A new report from UBS predicts a “steeper ramp” than previously forecast for so-called “skinny bundle” services like Sling TV and DirecTV Now in the coming years. By 2022, the financial institution’s media analysts predict, they will represent 25% of all pay-TV subscriptions.

“As these offerings continue to improve—closing programming gaps, adding features and improving transmission quality—and traditional TV consumption falls, we expect the streamers to become increasingly attractive,” said the report, which was written by a team headed by analyst John Hodulik.

UBS projects there will be 9.2 million online streaming TV subscribers by the end of 2018, which had been its previous forecast. But based on new findings and polling data in its Evidence Lab, UBS said it is increasing its estimate for the end of 2020 to 17 million from 15 million and now expects 24 million by the end of 2022.

Dish’s Sling, which was very early to market, leads the skinny field with 2.3 million subscribers, followed by DirecTV Now. Hodulik wrote that AT&T’s DirecTV Now — a key strategic asset that got a lot of mentions during the company’s courtroom battle with the government over the Time Warner merger — has grown “faster than expected,” reaching 1.5 million customers in its first 18 months. It should get further momentum from anticipated launches of non-sports, basic bundle AT&T Watch and another package described by Hodulik as “a higher-end, device-centric service.”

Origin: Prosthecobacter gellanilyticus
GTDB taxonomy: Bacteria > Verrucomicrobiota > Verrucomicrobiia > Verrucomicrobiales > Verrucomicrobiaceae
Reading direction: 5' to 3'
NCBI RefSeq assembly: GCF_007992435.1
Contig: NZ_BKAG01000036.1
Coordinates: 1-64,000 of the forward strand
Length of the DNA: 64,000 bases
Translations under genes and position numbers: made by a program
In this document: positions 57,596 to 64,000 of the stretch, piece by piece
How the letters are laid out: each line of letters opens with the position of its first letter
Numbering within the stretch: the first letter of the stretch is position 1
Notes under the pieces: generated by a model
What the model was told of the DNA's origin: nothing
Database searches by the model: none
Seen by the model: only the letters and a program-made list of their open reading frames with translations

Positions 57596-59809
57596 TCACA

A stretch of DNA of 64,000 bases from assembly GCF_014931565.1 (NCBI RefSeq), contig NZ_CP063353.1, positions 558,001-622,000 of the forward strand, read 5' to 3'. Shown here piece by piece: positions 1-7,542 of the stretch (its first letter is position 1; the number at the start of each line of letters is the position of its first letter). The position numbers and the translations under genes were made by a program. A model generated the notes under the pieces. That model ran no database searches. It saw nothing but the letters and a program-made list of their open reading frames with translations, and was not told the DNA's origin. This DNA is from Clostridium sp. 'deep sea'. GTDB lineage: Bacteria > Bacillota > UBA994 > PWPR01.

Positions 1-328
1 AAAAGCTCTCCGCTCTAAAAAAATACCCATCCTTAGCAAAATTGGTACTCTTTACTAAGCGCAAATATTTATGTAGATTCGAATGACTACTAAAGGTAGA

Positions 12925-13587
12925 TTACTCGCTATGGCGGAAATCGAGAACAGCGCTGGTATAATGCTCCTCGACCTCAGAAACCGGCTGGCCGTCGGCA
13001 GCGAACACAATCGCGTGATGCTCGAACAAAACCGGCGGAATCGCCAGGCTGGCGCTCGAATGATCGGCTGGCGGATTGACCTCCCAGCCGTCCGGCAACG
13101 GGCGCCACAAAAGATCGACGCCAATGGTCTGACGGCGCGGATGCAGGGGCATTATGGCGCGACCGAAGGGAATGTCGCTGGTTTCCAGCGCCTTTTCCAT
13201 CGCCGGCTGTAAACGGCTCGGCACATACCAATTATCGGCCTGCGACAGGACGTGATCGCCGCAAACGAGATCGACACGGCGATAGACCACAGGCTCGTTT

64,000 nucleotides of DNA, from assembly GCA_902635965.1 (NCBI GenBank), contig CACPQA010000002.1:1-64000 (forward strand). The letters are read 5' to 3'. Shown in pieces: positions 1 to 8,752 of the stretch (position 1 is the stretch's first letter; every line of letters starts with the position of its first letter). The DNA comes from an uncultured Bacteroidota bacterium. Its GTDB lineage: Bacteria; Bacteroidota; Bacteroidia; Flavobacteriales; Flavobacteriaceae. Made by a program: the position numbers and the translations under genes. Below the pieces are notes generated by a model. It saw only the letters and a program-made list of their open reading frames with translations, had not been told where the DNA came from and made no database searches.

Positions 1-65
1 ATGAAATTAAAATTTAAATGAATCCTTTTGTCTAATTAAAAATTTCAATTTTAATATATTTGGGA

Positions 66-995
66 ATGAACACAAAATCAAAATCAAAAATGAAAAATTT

At 800,000 subscribers for its Live TV service, Hulu “could get a boost if selected as Verizon’s OTT partner,” Hodulik writes. He estimates YouTube TV at about 750,000 subs in its first year. Other skinny players include Sony’s PlayStation Vue and a handful of offerings from traditional cable operators.

In a survey by the UBS Evidence Lab, nearly one in three respondents said they were likely or very likely to consider signing up for streaming TV. Satisfaction with streaming TV remains high, with DirecTV Now leading the pack. Satisfaction with traditional pay TV bundles and interest in cord-cutting and cord-shaving held steady at about one in five and one in four households, respectively.

“Doubling up, or subscribing to both traditional and streaming TV, continues to decline, suggesting the recent boost to total pay TV subs will taper off,” Hodulik wrote.

For the corporations behind the bundles, the economics are very different between a traditional and a digitally delivered bundle. Long-term contracts and equipment rentals are standard with traditional subscriptions, whereas new packages have lower price points, no contract, no equipment and minimal friction for subscribers looking to join and cancel. That can lead to higher churn rates, and the not-infrequent outages that skinny-bundle customers experience have also become a nuisance.